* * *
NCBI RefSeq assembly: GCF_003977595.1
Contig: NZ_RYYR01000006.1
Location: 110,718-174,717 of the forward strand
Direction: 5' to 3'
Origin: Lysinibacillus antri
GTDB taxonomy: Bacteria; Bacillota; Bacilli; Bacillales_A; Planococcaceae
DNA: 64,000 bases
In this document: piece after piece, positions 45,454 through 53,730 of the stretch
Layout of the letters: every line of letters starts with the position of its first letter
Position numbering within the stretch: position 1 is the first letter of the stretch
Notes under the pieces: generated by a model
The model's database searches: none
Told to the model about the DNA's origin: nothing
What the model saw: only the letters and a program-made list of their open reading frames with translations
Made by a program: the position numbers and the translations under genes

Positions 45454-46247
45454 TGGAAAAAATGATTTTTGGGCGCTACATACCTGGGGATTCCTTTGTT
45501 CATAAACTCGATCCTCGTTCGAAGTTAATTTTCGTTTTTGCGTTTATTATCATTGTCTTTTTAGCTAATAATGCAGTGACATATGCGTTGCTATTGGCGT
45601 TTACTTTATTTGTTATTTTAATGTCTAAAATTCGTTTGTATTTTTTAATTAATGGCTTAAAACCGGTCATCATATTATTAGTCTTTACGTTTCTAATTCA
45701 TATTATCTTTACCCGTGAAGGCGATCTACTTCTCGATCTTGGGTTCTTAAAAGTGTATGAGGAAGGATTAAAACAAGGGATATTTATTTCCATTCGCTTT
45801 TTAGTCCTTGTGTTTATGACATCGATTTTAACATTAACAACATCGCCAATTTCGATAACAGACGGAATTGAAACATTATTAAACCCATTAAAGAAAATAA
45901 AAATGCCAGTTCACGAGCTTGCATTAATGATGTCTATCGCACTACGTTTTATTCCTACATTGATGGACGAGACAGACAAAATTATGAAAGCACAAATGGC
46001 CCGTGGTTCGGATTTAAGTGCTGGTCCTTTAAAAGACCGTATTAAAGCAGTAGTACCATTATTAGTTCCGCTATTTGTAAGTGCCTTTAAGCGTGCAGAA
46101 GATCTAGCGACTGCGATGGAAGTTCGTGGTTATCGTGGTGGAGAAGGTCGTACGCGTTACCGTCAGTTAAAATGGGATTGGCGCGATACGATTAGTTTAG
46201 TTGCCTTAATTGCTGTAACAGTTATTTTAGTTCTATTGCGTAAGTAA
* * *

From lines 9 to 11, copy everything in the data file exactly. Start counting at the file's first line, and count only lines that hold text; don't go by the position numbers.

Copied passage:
Layout of the letters: every line of letters starts with the position of its first letter
Position numbering within the stretch: position 1 is the first letter of the stretch
Notes under the pieces: generated by a model